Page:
Vancouver Courthouse Criterium Bicyclists take to the streets

In its ninth year cycling event draws about 200 riders to downtown




Women in Category 4/5 compete in a 30-minute ride on sunday.

A criterium is a short road race on a circuit -- usually city streets closed to traffic.

The Oregon Criterium Championship runs 11:30 a.m. to 8 p.m. Saturday at the Franz Bakery in Portland.

Criterium results

Lets Race Bikes

A criterium is a short road race on a circuit — usually city streets closed to traffic.

The Oregon Criterium Championship runs 11:30 a.m. to 8 p.m. Saturday at the Franz Bakery in Portland.

Criterium results

Lets Race Bikes

Bicyclists hitting speeds in excess of 30 mph electrified downtown in the ninth Vancouver Courthouse Criterium on Sunday afternoon.

“This is cool. It’s crazy how it’s the figure-eight thing,” said Kristine Kelley, 19, a Clark College student who was skateboarding in downtown and stopped to watch the racers.

“It looks scary going around those corners,” said Michelle Craig, as she and her husband, John, watched. “I’m surprised there’s not more people (watching).”

The eight-block event offered 11 races for nearly 200 riders, starting with a tandem bicycle event for students from the Washington State School for the Blind. Those classes ranged from riders 6 and younger to those 50 and older. The event was sanctioned by the Oregon Bicycle Racing Association and some proceeds will go the state blind school in Vancouver.

The 1/6th-mile track weaved around downtown streets and the Clark County Courthouse. Traffic in a 12-block area was off-limits, with police tape and barricades.

“The women are doing about a minute-20 a lap,” Clark County’s Kelli Schauer, the event’s chief judge, said about 2:30 p.m. She said the top men riders would “go under a minute a lap.”

“It’s a good course, you’ve got to keep your head on a swivel,” said 15-year-old Justin Ziehnert of Tigard. “I got seventh. My top speed was 28. … Yeah, there were two crashes.”

Justin was there with his parents, Mike and Brooke. His sisters, Amy, 13, and Lauren, 11, also raced. They are a racing family, taking in bicycle events around the Northwest.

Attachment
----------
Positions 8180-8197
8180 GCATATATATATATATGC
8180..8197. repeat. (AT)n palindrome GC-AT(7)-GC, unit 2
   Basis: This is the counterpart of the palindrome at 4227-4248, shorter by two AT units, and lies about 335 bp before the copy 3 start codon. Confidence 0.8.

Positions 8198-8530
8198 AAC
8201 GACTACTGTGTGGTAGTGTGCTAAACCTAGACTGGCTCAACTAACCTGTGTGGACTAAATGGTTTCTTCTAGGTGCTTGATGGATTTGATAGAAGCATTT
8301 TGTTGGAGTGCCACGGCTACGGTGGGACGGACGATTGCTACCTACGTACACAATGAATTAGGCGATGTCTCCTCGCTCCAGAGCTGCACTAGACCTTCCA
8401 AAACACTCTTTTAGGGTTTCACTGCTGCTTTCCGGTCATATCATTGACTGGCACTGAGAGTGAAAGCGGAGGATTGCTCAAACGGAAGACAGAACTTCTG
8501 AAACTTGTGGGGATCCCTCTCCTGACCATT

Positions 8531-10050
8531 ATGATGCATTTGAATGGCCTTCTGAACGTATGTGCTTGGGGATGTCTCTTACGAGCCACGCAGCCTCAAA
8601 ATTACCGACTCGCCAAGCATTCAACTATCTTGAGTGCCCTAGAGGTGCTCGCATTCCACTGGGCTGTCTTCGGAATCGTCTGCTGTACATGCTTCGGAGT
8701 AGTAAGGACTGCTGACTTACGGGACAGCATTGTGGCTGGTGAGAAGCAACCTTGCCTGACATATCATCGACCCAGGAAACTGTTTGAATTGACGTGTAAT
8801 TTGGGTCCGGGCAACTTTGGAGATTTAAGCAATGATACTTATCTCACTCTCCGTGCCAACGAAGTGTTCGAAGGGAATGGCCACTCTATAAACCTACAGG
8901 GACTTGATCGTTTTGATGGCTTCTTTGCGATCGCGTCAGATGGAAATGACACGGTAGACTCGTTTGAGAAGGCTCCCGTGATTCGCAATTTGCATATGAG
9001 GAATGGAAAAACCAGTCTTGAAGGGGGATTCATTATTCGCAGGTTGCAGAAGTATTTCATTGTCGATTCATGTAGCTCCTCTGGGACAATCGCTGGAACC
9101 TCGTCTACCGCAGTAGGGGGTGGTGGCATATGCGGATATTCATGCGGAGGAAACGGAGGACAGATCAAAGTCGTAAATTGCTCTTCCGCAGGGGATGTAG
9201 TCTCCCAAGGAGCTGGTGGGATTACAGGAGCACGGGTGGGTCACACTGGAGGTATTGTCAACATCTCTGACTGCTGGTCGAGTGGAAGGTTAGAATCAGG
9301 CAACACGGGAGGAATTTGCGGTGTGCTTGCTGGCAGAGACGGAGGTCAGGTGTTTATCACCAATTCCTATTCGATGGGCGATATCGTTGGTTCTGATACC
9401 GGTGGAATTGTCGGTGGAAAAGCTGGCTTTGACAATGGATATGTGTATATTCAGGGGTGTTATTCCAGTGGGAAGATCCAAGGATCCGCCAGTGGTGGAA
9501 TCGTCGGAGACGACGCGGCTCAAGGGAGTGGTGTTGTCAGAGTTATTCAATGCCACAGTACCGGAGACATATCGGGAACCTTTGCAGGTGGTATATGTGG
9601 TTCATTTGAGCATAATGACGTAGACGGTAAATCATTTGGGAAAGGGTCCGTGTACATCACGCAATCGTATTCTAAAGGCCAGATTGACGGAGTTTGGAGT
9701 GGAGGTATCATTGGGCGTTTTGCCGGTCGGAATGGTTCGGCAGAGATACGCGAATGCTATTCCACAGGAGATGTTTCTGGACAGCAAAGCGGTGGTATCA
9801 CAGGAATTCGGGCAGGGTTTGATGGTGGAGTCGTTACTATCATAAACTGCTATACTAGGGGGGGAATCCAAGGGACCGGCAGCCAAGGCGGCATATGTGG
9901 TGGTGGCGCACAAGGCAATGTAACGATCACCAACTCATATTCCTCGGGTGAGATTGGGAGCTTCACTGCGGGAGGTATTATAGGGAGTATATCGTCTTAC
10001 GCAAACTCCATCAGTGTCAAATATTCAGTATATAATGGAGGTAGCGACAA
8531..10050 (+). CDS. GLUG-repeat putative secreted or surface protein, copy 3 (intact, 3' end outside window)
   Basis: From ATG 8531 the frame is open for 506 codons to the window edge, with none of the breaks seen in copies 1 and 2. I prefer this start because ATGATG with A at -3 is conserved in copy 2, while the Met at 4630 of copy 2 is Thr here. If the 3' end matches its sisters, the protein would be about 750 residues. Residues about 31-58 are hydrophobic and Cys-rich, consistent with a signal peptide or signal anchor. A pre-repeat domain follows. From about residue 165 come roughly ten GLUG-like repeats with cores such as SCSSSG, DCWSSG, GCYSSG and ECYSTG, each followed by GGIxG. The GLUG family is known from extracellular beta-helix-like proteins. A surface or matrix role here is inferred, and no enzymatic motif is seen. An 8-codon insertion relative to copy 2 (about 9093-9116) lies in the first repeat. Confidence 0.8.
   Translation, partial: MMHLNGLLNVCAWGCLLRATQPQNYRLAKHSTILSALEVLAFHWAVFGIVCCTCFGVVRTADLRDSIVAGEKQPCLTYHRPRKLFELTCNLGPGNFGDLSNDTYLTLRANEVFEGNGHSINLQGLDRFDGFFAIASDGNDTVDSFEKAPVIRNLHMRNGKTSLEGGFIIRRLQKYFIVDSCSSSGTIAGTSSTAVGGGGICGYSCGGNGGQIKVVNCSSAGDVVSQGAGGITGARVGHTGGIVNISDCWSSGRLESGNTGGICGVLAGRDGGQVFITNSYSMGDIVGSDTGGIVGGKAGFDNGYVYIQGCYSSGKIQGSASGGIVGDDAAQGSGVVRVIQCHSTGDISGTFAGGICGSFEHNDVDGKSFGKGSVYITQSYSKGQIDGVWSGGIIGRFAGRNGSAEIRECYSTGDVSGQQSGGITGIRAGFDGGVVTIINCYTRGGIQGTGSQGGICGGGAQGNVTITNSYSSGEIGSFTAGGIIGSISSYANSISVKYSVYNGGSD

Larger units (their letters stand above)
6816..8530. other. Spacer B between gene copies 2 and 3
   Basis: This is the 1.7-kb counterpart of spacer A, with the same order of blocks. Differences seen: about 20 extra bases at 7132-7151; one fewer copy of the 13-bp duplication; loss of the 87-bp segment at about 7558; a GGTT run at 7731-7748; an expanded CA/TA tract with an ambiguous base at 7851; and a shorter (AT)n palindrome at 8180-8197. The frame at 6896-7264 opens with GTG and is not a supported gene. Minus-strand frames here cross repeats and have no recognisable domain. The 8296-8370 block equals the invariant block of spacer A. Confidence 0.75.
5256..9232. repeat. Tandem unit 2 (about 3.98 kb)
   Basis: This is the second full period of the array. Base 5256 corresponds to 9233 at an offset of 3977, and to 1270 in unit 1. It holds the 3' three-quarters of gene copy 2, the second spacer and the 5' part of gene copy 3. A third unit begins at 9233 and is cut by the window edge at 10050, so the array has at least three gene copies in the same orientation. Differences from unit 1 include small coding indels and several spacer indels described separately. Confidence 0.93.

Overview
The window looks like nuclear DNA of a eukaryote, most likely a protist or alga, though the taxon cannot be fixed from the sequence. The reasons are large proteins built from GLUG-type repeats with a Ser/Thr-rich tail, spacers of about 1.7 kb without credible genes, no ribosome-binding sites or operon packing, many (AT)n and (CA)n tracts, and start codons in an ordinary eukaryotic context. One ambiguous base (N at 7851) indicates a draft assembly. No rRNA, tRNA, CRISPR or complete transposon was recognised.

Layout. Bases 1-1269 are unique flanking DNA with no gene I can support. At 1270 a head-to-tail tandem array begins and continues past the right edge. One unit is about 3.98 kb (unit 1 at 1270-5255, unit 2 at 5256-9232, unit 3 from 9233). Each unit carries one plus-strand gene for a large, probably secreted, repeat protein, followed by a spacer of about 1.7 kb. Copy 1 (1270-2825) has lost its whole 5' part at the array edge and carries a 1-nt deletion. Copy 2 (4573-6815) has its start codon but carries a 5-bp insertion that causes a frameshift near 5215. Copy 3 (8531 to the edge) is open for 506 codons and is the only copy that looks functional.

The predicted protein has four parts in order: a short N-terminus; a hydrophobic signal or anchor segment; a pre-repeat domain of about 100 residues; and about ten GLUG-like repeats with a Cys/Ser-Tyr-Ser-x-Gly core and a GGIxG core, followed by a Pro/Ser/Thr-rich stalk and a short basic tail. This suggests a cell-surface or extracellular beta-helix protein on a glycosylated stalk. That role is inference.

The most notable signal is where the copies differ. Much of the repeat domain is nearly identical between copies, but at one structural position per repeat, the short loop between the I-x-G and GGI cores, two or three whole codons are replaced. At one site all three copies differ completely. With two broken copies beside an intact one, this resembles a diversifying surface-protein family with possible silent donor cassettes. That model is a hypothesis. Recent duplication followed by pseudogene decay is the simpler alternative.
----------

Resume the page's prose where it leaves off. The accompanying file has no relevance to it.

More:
“It was tough,” Vancouver’s Jordan Staples said of his race. “I placed in the back of the pack. We were lucky, there were no crashes.”

Staples, 34, was also serving as a race official and he’s been a judge, a chief ref and a race promoter. He, like several others, wondered why the crowd wasn’t larger.

“Crit racing is a spectator sport and I’d like to get more people out to see what it’s all about,” Staples said.

Sometimes there’s a bump in the road.

“I hit a pothole and got a pinch-flat,” said Grayson Bailey, 13, an eighth-grader at Tukes Valley Middle School. He made it about four laps before the mishap. “It’s kind of a bummer, but stuff happens.”

But he’ll be back because he is a member of the Beaverton Bicycle Club.

“By the end of the summer, I’ll probably have (done) 30 races,” Grayson said. He rides a Motobecane Le Champion bike, a 20 speed. He said it used to be his dad’s bike. Dean Bailey of Vancouver was a race official Sunday. Next Sunday, Dean and Grayson will be in Elma for the Rapha Northwest Juniors Stage Race.

Why race?

“Oh, I love it,” Grayson said.

“I like the intensity. I’ve crashed a few times but if you worry about crashes, you’re not going to be able to be aggressive enough to win.”

Aggression was on display as cyclists jockeyed for position at breakneck speeds. Often, words were exchanged during the maneuvering. There were plenty of thrills.

There were all levels of skill, and one woman said she wants to take her passion into a career.

“I love going fast; it’s a rush,” said Anna Christiansen, 27, of Portland. In June, she was named the best amateur in the Nature Valley Grand Prix in the Minneapolis, Minn., area. “Some of the fastest women in the world were there.”

Christiansen races for the Ironclad Yakima team and her bike is a Veloforma, worth perhaps $5,000. She said she wants to get other women into bike racing and encourages them to visit

Gary Town, 55, of the Lake Shore neighborhood rode his 15-year-old Trek bike to watch the crit.

“It’s pretty cool,” he said of the crit, noting bicycling is part of the reason he’s lost 45 pounds in the last 15 months. “I’ve been thinking of getting a road bike, but maybe I’ll get one that’s competitive.”

Race promoter Charlie Warner said he was enthused by the participation at the crit. He recruited his mom, Betsy Pearman of Vancouver, to be a corner marshal, ensuring pedestrians stayed off the course.

“It’s great fun,” Pearman said.

Warner, 37, said the crit will return to the courthouse neighborhood again next year.

“Gotta go for the big 10 (anniversary),” he said. “And then we’re an institution.”